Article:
As a result of the
hydration reactions of cement, the pore solution of concrete tends to be alkaline, with pH
values typically in the range 12.5-13.6. Under such alkaline conditions, reinforcing steel
tends to passivate and display negligible corrosion rates. However, due to the porous
nature of concrete, corrosive species and chemical species supporting corrosion reactions
can enter the concrete and lead to corrosion problems. Furthermore, corrosive species can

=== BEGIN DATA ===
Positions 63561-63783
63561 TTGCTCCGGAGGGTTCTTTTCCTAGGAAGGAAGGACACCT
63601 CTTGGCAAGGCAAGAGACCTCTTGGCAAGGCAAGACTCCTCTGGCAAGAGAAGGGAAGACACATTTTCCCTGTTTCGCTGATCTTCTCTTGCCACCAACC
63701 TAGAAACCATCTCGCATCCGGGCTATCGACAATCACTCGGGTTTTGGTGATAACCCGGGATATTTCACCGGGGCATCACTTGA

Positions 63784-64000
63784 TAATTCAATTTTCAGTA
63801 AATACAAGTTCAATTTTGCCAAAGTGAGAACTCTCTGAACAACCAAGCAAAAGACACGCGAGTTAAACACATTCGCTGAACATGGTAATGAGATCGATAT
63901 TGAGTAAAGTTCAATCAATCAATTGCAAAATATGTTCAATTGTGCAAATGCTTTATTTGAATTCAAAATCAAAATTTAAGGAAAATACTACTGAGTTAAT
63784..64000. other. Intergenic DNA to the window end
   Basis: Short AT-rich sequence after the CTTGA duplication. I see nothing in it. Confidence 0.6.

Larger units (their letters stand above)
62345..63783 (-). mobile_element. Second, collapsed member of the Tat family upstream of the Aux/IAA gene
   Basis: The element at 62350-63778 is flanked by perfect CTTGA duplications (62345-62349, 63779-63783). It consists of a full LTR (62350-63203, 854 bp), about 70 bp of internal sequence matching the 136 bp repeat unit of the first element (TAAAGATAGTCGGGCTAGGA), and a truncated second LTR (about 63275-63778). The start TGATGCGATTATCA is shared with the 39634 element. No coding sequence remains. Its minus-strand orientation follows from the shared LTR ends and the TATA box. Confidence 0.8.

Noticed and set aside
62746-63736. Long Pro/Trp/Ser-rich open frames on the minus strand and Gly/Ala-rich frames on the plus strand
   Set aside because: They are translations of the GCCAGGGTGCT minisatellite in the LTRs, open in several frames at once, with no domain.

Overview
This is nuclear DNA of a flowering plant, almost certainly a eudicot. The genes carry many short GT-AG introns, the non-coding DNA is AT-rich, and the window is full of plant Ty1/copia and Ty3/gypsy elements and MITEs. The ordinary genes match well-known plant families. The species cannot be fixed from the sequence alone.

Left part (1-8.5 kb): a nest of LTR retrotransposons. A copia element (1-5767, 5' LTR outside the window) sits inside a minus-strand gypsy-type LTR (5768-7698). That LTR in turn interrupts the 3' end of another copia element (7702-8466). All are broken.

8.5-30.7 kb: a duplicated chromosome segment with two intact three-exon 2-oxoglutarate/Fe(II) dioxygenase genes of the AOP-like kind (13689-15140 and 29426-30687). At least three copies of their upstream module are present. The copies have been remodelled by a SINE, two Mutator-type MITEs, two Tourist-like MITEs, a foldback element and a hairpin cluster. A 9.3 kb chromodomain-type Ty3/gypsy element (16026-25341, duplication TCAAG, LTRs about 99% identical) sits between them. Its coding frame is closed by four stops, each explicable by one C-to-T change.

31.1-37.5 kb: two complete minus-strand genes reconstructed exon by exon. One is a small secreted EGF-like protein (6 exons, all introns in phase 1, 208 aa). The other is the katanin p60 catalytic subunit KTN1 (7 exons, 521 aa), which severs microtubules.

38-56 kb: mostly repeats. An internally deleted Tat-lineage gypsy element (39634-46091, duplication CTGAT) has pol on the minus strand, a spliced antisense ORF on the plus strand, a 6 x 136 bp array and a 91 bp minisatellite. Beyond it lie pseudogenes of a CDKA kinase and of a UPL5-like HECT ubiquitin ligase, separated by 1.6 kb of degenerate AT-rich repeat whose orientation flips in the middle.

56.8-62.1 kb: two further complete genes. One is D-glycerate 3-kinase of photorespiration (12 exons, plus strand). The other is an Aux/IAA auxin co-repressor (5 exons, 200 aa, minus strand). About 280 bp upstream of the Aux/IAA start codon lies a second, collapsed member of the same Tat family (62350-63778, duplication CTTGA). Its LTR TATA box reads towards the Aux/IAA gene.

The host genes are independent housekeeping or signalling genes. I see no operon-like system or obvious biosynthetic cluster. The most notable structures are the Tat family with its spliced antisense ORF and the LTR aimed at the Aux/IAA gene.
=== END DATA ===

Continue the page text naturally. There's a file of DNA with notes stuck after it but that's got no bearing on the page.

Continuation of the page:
enter the mix if "contaminated" mix ingredients are used (water, aggregates,
Corrosion damage to the reinforcing steel results in the build-up of voluminous
corrosion products, generating internal stresses and subsequent cracking and spalling of
the concrete as shown schematically in the diagram below:
click on image to enlarge
Link to: Gallery of rebar corrosion images
Clearly the reinforcing steel is more vulnerable to further corrosion
damage after the protective concrete cover is compromised in this manner.
Two important rebar corrosion mechanisms are: chloride induced rebar corrosion and carbonation.